Students must abide by policies in the University Student Handbook. See Basic Undergraduate Student Responsibilities for full details. It also is your responsibility to familiarize yourself with the CSU Student Code of Conduct. Violators will be reported and prosecuted.
Unless otherwise indicated by the instructor in connection with group work, all work must be individual. Academic dishonesty will not be tolerated; again, violators will be reported and prosecuted. Students who violate these policies may be formally charged with academic misconduct. Evidence of collusion (working with another student or tutor) or plagiarism (use of another's ideas, data, and statements without acknowledgment and/or extensive use of another's ideas, data and statements with only minimal acknowledgment) will lead to the procedures set up by the university for academic dishonesty. The minimum penalty in such cases will be a zero on the assignment and an F in the course. As university regulations stipulate, students guilty of academic misconduct may also be brought before the academic review committee, suspended, or expelled. So don’t risk it.
A few additional ground rules will help us engage with our course topics productively:
1) Speak respectfully to and about everyone in the class. Racist, sexist, heterosexist, ableist, anti-Semitic, and other prejudiced remarks are absolutely inappropriate for our classroom discussions. This does not mean that we must be “politically correct” or refuse to comment, but remarks that stereotype people are not necessary to make your point as we analyze art together.
2) Keeping this policy of respect in mind, I encourage you to express your disagreement with anything said in the readings or in class, including anything I say. Don't worry about your grade when you do; you will be graded based on your knowledge of and willingness to engage with the course material, not on whether you agree with me or our textbook. You can disagree with me or your textbook and still earn an excellent grade in this course. In fact, that questioning demonstrates quite well your engagement with our course material! Feel free to interrogate points of view, opinions, statements, behaviors, and institutions—just avoid criticizing people.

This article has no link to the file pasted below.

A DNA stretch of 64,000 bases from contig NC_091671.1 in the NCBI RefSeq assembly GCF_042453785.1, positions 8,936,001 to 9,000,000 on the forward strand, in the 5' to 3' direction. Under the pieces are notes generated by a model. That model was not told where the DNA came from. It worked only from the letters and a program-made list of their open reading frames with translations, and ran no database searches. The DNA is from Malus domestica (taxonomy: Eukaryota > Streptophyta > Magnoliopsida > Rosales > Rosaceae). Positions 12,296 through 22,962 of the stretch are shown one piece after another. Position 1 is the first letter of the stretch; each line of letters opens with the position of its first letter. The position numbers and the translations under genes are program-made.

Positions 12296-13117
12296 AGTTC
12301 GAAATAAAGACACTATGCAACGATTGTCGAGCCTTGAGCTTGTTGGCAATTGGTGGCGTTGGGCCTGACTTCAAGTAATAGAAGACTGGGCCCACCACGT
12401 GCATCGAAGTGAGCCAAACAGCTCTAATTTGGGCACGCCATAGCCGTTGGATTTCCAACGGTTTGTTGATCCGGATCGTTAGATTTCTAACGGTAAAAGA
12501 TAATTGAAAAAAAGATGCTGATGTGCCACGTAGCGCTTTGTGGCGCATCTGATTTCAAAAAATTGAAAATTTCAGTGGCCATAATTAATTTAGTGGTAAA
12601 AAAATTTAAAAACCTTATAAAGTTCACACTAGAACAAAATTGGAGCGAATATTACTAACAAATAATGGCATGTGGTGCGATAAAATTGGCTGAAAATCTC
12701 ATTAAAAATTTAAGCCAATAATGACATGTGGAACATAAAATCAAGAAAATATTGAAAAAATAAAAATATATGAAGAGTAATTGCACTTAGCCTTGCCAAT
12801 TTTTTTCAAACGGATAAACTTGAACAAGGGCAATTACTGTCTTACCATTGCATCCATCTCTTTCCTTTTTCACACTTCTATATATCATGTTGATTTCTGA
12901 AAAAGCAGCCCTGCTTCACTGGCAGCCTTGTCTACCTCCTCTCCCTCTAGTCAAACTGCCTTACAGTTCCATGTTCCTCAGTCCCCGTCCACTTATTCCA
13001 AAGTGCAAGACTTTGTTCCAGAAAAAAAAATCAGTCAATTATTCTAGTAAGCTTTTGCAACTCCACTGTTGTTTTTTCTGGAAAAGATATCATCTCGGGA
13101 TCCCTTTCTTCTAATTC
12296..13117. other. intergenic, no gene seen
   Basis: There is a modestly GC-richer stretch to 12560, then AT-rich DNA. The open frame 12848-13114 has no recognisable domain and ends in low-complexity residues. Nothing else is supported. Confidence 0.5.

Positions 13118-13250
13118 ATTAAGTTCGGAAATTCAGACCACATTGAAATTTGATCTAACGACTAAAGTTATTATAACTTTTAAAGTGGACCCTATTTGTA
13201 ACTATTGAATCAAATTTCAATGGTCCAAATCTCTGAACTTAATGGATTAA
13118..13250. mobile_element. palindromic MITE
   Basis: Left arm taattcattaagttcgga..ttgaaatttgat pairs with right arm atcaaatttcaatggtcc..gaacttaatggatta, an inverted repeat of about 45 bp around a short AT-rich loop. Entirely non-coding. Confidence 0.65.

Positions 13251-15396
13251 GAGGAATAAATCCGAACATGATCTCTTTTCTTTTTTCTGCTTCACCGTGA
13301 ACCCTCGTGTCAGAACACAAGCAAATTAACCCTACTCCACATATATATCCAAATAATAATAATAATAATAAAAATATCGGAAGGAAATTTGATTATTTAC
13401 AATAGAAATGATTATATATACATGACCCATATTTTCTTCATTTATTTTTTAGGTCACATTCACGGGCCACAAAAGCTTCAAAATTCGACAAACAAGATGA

3) Your own experiences are welcome in our discussions, but please be sure that they are relevant to the topic being discussed. We all love art, and please do volunteer examples of films that you think will contribute to our class discussion—but do stay on topic. This is a college class, not a coffeehouse or dorm room, so please do not share film experiences or examples that are not related to the specific topics we are discussing.
4) Everyone in the class has the right to make mistakes, including the professor. In fact, making mistakes is one of the most effective learning strategies. We are all engaged in a learning process here, so be kind to others—and to yourself—when mistakes are made.
· Unless otherwise noted, papers should be word-processed, double-spaced, in a standard 12 point font, and with a one-inch margin. Staple pages together in the upper left corner.
· Please save paper. I cannot stress this enough. Do not append cover pages, folders/binders, etc. to your papers, and please try to use recycled paper. I will award extra credit to those who print multiple-page assignments double-sided.
· Proof-read and edit all assignments, and be sure to provide proper bibliographical citations for any sources referenced. Please use MLA style. (Refer to The MLA Handbook in the library for correct formatting.)
· Don’t waste space rephrasing questions or formulating lengthy introduction and/or conclusion sections in your assignments; you will often have a limited page allowance, so use your space wisely. · For clarity, please use correct grammar and spelling, and write in active voice (rather than passive voice). Be sure to italicize or underline all titles, and watch your use of gendered language (e.g., do not refer to “he/him” or “man/Man” when you mean “she or he,” “they,” or “human”). I encourage you to use the Center for Academic Assistance in the Library; they are quite helpful.
· Turn off all laptop computers, cell phones, pagers, and any other distractions BEFORE class lectures on campus begin.